How I get organize at work

How I get organize at work

- 5 mins

Over the years I have designed a goal-oriented working-style that do helps me to focus, know whats next, and overall reduce the stress of having to many things to do. Before, I was easily overwhelm with the amount of pending things, and it was hard to focus because I was all the time thinking that I have too many things to do. After a lot of fail attemps of organizing my working days, I started list based system that actually helps me and it is based in three main lists:

Monthly or periodic goals

This list contains big goals and I select them for a period of time that is usually longer than a month, for example: Summer, Autumn, 2 months before an long trip, etc. These are big working goals that I want to accomplish in that period of time. With “big” I mean that they won´t be done in a single day or week, and I will need to be divided them in many subtasks.

This list is hunging next to my computer in the office, and in my home black board. This helps me to stay motivated when I am doing something that I really hate or bored me, as I can see that the hour or day of pain is for a greater good.

I do not set specific deadlines for these big goals, I just know that I want them done in that period of time, but I do have certain order in my mind, specially if the selected period is long, for example I will plan that in the first month I will focus in the big goal one and two, and when this is done I will move to the third goal.

Make it happen!

This list is a subtasks list from the big goals and a list for random stuff that comes up all the time. Sometimes I also include here personal things that I really need to solve soon (one very crazy week I wrote in this list: “Cut your nails!”).

This list is very helpfull to put things outside my mind (kind of like Dumbledores´ Pensieve) specially when I am focusing in something else. Many times I am for example writing something and then I realize “oh I should write this email to confirm this thing”, at that moment I add that task in my “Make it happen!” list and I carry on working on what I was doing; this avoids the distraction of starting a new task while I am trying to finish something else.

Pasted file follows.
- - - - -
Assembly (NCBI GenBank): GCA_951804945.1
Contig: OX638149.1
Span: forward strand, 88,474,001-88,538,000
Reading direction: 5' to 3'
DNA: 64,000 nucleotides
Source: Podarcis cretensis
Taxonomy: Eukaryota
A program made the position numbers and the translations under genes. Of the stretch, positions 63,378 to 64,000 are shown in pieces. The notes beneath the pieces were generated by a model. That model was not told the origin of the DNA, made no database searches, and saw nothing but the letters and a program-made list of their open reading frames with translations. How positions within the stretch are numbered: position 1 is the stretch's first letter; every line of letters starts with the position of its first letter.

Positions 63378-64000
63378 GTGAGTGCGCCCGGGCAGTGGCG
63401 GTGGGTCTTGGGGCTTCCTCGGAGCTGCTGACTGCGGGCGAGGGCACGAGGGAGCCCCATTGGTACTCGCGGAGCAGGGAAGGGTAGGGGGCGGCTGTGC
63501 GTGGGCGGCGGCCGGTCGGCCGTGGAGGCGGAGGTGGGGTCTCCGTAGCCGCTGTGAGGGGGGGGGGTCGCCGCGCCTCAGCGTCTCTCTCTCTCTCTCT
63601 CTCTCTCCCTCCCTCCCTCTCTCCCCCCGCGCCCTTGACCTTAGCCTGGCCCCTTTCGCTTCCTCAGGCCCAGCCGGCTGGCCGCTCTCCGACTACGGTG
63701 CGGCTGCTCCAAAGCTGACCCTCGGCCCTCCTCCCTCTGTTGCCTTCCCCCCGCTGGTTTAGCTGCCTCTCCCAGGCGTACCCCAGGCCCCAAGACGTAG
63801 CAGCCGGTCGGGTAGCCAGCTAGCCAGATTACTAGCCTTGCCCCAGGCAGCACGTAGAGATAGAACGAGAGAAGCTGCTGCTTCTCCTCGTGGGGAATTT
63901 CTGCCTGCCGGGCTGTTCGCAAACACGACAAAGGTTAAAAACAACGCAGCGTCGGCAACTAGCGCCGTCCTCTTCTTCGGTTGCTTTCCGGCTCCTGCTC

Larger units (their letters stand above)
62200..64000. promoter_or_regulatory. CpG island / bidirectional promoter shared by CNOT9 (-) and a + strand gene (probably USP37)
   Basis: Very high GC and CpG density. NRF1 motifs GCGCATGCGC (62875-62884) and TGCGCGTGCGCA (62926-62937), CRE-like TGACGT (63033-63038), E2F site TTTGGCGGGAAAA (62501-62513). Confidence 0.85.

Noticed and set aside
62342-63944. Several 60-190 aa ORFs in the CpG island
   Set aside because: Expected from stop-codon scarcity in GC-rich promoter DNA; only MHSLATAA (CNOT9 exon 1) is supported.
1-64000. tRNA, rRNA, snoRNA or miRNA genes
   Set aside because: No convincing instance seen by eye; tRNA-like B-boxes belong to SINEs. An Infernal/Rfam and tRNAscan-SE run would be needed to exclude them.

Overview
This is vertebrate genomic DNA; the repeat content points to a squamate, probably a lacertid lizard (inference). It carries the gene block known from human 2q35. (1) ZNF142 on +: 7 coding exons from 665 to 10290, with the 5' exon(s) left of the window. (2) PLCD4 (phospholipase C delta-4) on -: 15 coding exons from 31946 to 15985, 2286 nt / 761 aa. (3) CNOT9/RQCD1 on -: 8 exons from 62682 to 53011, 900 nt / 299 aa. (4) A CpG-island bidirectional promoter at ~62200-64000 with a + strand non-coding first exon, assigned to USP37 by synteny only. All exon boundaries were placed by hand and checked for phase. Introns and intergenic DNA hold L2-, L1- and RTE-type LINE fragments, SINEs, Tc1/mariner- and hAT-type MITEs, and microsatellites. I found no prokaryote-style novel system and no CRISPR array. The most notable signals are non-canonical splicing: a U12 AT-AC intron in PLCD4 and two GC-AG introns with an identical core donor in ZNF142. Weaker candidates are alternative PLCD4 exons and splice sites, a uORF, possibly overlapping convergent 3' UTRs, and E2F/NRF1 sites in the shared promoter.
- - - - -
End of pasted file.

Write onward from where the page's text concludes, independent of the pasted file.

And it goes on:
I use the Pensieve. One simply siphons the excess thoughts from one’s mind, pours them into the basin, and examines them at one’s leisure. It becomes easier to spot patterns and links, you understand, when they are in this form.

— Albus Dumbledore, explaining what a Pensieve is.

This list is on my office table next to my keyboard, so is easy to see it, write more stuff and underline the substak when they are done (which is the most pleasant part of having a list!). The “Make it happen!” list is typically destroyed at the end of the week, but this does not mean that I have managed to finish all the substasks that I wrote there; the ones left are moved to a new and clean “Make it happen!” list, this process helps me to evaluate what I have left for the next week and to think when it will be best time to do it, that gets me to the last list “Weekly to do’s”.

Weekly to Do’s

This is the list/plan for the week, here I write those substaks that typically require more than an hour of my time (e.g. do this figure or write that text). I create this plan at the begining of the week and I distribute here the different subtasks. Here I also write things that will take a lot of time from my day like a meeting, teaching or a seminar, so it is easier for me to know how much time I have left to do things on the week.

Unlisted stuff

These are things that I do as they come and that they do not requiere much time. For example if I read an email that I can reply right away and that it does not need any extra action I tried to do it as soon as I read it. Before I used to read emails and then think: -“I will reply to them at the end of the day”, then I was all day thinking about what I will write and I even added them to my “Make it happen!” list, so it was a double use of time and memory space. Now, it works better for me to solve this small things as they come and find specific times when I will read my emails (e.g. after or before lunch)

Other small tasks timing is harder to control, like people knocking at your door office asking for something or calls. Fortunately, I am not such a popular staff member and this does not happen to me all the time, but I realiced that early in the morning or late in the evening these things happen less so I tried to use those moment for things that reaquired no distractions.

A final key aspect of my list system: I love to write all my lists in cute papers, this makes me happier but I have not proved of how it makes the system better.

This list system works for me at the moment, and it is likely to change in the future. My collegues do use other systems that work for them like leaving pending things as printed papers on the table and throw them away when done, or use software like the app Things. Do you have some other system that works for you?

Olalla Díaz Yáñez

Olalla Díaz Yáñez

#DataScience #ScientificCommunication #Science #Risk #ForestDynamics #ForestManagement #ForestBiomass #ForestEcology

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